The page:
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DEM to Tag Trees in Popular Parks and Recreation Areas That Are at Risk for Infestation of Invasive Forest Pests

PROVIDENCE - Beginning next week, visitors to several popular parks and recreation areas in Rhode Island will find bright orange and yellow tags with images of invasive forest insects hanging from maple and ash trees. Staff from the Department of Environmental Management's Division of Agriculture will be tagging several trees in selected parks from July 14 through July 25 as part of a public outreach effort to raise awareness of the risk of invasive forest pests. Trees being tagged are those species that are at risk of being infested by Asian Longhorned Beetle (ALB) or Emerald Ash Borer (EAB). The tree tags will inform the public of the tree species, which pest to look for, a website for more information, and contact information for DEM's Division of Agriculture. Tags will be attached to the trees with blue environmental flagging tape.

Tree tagging activity will take place as follows:

Monday July 14 - Newport (locations TBD) Tuesday, July 15 - Blackstone Boulevard, Providence; Fargnoli Park, Providence; Lincoln Woods State Park, Lincoln; Goddard Memorial State Park, Warwick Thursday, July 17 - Snake Den State Park, Johnston Tuesday, July 22 - Browning Mill Pond in Arcadia Management Area, Exeter; Wilcox Park, Westerly Friday, July 25 - Roger Williams Park, Providence

Early detection of these invasive forest pests is the key to a successful eradication program in the event they infest Rhode Island. Rhode Island is at risk for infestation because of its proximity to infested areas. ALB has been found in Worcester, Massachusetts and EAB has been found in counties of both Western Massachusetts and Connecticut. These insects pose a serious threat to forest ecosystems across Rhode Island.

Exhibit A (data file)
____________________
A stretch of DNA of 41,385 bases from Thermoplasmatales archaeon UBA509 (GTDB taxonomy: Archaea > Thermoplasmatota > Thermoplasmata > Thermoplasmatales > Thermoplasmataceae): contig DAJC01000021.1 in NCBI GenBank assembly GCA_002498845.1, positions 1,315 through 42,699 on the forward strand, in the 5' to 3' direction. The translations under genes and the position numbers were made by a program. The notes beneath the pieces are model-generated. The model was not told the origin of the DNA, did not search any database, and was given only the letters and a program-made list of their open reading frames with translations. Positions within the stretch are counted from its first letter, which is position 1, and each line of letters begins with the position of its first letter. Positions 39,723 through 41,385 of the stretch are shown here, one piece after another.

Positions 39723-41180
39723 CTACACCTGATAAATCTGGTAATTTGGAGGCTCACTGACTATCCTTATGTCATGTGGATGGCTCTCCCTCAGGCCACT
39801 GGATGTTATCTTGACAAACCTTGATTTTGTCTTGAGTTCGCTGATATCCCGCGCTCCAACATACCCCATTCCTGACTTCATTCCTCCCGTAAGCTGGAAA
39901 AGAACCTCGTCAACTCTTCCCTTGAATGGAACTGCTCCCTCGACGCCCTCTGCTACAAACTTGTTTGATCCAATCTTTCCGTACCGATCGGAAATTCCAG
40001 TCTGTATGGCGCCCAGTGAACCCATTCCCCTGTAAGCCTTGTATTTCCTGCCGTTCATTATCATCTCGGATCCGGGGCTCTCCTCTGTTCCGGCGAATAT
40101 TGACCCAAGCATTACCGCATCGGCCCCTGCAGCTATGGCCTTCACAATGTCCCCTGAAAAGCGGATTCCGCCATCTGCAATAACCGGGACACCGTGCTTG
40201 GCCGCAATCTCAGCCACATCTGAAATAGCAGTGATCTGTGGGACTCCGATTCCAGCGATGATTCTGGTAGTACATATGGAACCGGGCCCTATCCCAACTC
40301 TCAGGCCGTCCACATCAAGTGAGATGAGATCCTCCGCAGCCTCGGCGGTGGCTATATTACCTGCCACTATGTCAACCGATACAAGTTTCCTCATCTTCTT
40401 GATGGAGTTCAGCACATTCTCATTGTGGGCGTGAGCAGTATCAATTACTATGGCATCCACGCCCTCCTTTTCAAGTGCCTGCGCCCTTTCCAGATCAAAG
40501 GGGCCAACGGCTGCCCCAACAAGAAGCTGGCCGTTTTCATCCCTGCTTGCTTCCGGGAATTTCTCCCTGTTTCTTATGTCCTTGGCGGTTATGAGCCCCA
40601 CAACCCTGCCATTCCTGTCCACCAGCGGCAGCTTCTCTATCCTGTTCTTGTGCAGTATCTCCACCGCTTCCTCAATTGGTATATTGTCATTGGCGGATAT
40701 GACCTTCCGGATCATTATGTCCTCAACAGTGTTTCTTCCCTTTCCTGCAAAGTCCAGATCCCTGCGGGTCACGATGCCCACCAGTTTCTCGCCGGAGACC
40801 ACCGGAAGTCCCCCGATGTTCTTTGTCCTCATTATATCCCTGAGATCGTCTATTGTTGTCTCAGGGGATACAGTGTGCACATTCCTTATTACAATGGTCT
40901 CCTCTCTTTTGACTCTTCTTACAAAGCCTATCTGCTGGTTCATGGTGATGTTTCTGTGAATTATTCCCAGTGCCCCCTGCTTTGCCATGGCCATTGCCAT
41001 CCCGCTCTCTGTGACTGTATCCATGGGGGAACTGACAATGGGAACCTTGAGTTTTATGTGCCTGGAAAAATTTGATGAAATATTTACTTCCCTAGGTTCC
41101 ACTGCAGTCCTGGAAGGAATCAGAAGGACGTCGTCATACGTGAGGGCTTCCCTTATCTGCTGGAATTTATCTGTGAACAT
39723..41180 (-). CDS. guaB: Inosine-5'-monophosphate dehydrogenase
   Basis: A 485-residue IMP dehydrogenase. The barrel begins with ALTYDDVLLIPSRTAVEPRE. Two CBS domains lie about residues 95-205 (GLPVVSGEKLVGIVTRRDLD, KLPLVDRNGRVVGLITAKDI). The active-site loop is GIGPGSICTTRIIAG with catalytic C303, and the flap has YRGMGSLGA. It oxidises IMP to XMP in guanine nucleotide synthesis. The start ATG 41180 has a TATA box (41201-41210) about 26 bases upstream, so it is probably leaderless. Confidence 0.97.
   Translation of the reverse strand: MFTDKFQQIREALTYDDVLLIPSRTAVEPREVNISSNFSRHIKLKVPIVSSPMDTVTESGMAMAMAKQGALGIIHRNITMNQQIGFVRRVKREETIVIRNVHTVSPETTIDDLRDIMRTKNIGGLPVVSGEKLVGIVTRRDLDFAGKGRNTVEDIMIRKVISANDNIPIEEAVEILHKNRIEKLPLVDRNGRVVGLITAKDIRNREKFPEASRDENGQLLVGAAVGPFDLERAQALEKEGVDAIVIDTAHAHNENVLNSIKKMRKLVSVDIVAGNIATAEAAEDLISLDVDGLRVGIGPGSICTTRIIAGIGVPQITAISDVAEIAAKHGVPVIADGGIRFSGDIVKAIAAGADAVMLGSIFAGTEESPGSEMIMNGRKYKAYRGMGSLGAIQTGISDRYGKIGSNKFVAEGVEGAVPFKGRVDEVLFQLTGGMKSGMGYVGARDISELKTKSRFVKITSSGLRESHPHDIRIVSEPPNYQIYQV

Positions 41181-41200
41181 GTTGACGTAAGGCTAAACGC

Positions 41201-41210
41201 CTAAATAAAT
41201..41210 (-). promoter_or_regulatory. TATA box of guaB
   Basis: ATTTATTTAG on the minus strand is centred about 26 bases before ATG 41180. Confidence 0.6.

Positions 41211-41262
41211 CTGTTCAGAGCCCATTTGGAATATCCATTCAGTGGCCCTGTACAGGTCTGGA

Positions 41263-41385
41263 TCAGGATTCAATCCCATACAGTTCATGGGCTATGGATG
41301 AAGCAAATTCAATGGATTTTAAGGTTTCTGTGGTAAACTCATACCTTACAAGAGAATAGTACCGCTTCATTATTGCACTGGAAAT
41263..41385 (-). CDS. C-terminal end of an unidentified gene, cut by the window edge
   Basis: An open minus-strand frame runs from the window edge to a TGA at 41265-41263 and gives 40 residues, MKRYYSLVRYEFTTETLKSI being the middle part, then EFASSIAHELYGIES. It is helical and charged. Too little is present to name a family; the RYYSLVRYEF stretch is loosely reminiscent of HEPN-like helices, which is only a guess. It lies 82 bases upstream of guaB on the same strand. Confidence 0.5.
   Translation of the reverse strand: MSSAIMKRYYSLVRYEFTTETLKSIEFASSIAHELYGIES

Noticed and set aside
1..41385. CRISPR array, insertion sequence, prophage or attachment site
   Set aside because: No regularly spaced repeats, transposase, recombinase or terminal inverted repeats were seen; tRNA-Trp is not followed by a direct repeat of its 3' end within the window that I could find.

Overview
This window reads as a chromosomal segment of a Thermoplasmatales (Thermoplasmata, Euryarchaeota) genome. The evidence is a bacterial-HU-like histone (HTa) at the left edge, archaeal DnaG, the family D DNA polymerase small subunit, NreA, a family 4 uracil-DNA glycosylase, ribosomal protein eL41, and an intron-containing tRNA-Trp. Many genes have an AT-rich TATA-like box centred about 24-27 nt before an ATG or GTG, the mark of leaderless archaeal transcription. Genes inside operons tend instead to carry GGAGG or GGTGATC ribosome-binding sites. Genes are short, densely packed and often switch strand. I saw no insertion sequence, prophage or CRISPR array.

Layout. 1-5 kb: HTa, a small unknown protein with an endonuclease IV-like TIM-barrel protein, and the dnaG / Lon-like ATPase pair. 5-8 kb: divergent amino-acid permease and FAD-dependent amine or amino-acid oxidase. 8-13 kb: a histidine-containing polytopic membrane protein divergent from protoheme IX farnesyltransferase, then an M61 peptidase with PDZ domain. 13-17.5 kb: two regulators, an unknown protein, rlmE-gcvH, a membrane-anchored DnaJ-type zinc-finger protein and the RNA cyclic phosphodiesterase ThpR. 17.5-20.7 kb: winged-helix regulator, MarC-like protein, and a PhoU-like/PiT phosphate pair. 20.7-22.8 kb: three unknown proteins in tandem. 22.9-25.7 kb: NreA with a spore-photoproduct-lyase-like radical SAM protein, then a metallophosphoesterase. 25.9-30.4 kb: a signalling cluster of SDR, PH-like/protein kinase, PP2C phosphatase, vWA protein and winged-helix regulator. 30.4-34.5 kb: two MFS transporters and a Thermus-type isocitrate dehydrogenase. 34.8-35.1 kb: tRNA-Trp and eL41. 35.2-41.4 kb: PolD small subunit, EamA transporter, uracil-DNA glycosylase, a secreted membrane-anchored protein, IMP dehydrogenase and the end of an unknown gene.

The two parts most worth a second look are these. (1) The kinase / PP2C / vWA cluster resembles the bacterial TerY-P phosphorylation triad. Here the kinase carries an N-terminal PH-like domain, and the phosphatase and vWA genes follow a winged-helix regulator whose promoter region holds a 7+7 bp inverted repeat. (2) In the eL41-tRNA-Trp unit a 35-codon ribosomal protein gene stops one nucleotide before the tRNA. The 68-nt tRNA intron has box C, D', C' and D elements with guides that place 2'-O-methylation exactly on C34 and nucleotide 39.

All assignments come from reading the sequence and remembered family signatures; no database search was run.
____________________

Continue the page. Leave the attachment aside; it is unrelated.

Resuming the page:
ALB is an invasive insect that came to the United States in wooden shipping crates from China and Korea about 15 years ago. It affects hardwood shade trees such as maple, ash, birch, willow and elm by boring into the core of the tree and eventually killing it. This beetle has the potential of wiping out thousands of the state's trees if it goes undetected. The ALB is large, ranging from 0.75 - 1.25 inches in length with very long black and white antennae. The body is glossy black with irregular white spots. The distinctive antennae that give the beetle its common name are as long as the body itself in females, and almost twice the body length in males.

EAB is the newest wood-boring pest to be found in the Northeast region. It was first discovered in Berkshire County, Massachusetts in August 2012. Although EAB only attacks ash trees, it can kill a mature ash in just a few years, and moves very quickly from one tree to the next, migrating across states.

Having these tree tags out at local recreational areas will inform the public of the trees at risk, who to contact if they see and suspect similar pests while outdoors, and provide a website with more information. DEM requests that residents capture the insect, if seen, so a positive identification can be made. Public awareness is an important factor in early detection, as it will be more likely that pests will be detected at the first sign of infestation if more people are aware of them.

The tree tags will remain on the trees from mid-July through the end of August, which is the time ALB adult beetles are most active. EAB adults are active from May through August, although some signs of EAB are detectable throughout the year.

For more information on the tree tagging activity, please contact Cynthia Kwolek at 401-949-1770 or by email at For more information about ALB or EAB, please visit or

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  • Department or agency: Department of Environmental Management
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  • Release date: 07-10-2014

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